By Don Simpson | August 13, 2013
Director: William Vega
Writer: William Vega
Starring: Joghis Seudin Arias, Julio César Roble, Floralba Achicanoy, David Fernando Guacas, Heraldo Romero
An unknown brutality chases the recently orphaned Alicia (Joghis Seudin Arias) on a dreamlike journey from her hometown across a soupy Colombian landscape to La Sirga, her uncle’s (Julio César Roble) dilapidated lakeside inn. Her uncle immediately warns Alicia of the difficulty of life at La Sirga, but she has no other choice than to join the handy-housekeeper Flora (Floralba Achicanoy) in the near-Sisyphean task of perpetually repairing the rickety structure. The natural surroundings keep everyone well-fed with a steady diet of veggies and fish; while the cold, moist air constantly threatens Alicia’s health.
Their sole purpose is to keep La Sirga from falling apart, just in case the tourists arrive; but with rumors of violence in the surrounding Andean communities, the promise of tourists arriving at La Sirga seems like a mere fantasy. As time passes, their purpose grows increasingly absurd, as if they are all stuck in a Samuel Beckett play. With no money, there is no escape. They are stuck at La Sirga, waiting…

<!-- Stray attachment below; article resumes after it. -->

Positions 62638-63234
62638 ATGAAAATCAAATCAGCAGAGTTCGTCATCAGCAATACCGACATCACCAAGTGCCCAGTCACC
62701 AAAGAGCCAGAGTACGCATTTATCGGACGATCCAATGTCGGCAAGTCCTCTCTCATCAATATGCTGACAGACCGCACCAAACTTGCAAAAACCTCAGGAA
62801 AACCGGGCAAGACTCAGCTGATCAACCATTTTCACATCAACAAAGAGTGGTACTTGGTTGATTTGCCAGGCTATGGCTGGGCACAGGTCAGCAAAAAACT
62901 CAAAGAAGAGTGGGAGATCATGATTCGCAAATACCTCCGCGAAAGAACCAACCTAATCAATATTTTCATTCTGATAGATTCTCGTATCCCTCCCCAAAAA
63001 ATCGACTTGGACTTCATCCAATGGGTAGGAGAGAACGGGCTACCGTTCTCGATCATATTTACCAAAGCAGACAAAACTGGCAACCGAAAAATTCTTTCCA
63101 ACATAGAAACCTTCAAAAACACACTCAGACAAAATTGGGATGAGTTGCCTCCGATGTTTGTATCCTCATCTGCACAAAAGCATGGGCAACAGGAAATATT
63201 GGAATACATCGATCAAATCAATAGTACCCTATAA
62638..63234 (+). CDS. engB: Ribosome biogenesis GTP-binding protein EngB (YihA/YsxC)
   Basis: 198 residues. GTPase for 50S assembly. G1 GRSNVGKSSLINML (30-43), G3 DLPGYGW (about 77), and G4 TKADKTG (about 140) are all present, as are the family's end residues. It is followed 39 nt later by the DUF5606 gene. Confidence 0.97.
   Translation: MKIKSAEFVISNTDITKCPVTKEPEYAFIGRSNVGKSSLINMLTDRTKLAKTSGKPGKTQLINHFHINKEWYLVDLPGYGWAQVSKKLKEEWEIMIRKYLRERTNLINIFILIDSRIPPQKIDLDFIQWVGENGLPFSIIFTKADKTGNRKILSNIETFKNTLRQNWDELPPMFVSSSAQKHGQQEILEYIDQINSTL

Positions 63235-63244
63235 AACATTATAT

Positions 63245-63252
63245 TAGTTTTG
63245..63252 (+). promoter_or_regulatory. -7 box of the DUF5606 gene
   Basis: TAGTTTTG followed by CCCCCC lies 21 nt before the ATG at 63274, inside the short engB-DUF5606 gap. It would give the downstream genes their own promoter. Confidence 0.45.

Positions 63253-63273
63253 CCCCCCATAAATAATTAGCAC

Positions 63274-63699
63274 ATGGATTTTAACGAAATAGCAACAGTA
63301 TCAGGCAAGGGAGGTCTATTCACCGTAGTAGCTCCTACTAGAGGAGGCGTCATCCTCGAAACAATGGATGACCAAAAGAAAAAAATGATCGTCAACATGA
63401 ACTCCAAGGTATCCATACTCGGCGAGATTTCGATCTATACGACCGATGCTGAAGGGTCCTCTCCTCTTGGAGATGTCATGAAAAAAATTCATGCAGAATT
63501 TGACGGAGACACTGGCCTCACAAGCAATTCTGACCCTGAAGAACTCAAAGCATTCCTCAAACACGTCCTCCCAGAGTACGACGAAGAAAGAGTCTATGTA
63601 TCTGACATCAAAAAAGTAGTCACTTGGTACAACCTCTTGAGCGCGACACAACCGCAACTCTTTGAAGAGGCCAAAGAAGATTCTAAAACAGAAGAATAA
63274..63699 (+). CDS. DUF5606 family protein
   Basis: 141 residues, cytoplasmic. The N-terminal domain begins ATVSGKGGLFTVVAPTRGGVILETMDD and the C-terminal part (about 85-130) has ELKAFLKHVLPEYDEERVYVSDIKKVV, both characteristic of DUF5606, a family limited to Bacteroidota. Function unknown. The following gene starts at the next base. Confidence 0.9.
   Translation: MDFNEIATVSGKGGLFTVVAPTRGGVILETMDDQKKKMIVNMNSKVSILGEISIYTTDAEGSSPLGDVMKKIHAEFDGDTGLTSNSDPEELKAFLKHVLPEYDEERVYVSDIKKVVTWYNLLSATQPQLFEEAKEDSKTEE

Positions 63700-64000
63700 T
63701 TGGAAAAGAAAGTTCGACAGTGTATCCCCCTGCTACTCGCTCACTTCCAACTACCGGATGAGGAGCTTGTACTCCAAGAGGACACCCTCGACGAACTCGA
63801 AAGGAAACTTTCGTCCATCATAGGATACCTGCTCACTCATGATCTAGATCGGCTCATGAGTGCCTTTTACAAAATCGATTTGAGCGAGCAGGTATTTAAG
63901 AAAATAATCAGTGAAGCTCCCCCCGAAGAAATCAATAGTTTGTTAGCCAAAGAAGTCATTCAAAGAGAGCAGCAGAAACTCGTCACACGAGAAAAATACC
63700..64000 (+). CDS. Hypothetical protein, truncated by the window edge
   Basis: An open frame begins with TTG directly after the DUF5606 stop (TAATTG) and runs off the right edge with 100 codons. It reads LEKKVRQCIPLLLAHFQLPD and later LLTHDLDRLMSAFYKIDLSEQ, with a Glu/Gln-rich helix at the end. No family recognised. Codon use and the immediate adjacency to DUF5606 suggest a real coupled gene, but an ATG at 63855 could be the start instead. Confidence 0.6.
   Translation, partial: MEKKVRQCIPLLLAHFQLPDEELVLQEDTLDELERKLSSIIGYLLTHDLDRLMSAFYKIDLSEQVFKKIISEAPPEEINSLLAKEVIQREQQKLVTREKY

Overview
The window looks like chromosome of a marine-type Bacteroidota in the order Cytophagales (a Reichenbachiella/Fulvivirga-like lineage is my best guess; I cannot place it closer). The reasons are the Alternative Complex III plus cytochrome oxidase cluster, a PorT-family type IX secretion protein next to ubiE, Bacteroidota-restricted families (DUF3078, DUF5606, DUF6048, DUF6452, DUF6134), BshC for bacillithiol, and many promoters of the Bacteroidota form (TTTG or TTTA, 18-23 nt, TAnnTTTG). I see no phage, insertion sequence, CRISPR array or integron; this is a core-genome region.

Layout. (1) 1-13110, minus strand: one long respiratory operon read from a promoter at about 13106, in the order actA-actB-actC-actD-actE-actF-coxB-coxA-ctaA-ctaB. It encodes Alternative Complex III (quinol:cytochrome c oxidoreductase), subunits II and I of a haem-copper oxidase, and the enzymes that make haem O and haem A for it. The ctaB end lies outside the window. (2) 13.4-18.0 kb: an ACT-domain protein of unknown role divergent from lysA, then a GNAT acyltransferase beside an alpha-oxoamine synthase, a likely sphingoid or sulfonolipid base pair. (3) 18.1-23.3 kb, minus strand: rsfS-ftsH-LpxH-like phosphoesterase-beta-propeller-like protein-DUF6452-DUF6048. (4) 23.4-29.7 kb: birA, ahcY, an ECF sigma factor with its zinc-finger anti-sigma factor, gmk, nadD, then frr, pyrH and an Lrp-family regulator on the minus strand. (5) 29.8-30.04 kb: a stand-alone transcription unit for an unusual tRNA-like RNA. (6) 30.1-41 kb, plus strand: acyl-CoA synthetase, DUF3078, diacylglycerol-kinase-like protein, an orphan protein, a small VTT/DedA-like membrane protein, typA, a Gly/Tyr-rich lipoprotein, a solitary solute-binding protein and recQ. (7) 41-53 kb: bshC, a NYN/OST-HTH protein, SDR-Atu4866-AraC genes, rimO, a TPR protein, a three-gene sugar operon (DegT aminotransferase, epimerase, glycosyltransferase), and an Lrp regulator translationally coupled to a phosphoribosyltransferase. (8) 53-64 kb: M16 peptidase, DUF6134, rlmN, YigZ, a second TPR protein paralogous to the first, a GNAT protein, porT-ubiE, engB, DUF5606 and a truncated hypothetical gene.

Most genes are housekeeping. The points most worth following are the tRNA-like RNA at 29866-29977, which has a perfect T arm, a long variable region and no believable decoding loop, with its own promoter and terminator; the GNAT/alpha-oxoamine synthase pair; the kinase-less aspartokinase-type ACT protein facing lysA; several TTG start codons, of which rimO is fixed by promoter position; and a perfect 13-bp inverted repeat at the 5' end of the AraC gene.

William Vega’s La Sirga is a visually poetic and motionless journey that captures the eternal struggle of rural Andean life. The characters constantly battle against the unforgiving natural elements; trudging through deep mud, rowing across the lake, weathering high winds and heavy rains. Just as the fog engulfs them, so do the sounds of their surroundings. The wind is always howling, ripping at the ramshackle tin roof; just as the fragile floorboards creak, moan and sometimes snap with every footstep.
Alicia’s unconscious routine of sleepwalking outside at night, burying candles in the muddy edge of the lake, is a metaphor that is far too oblique to decipher — then again, so is the rest of Vega’s film but that does not take away from its alluring beauty. Vega’s meditative entry into the slow cinema canon, La Sirga relies heavily upon the natural atmosphere of diegetic lighting, as the narrative rests blissfully, suspended in time.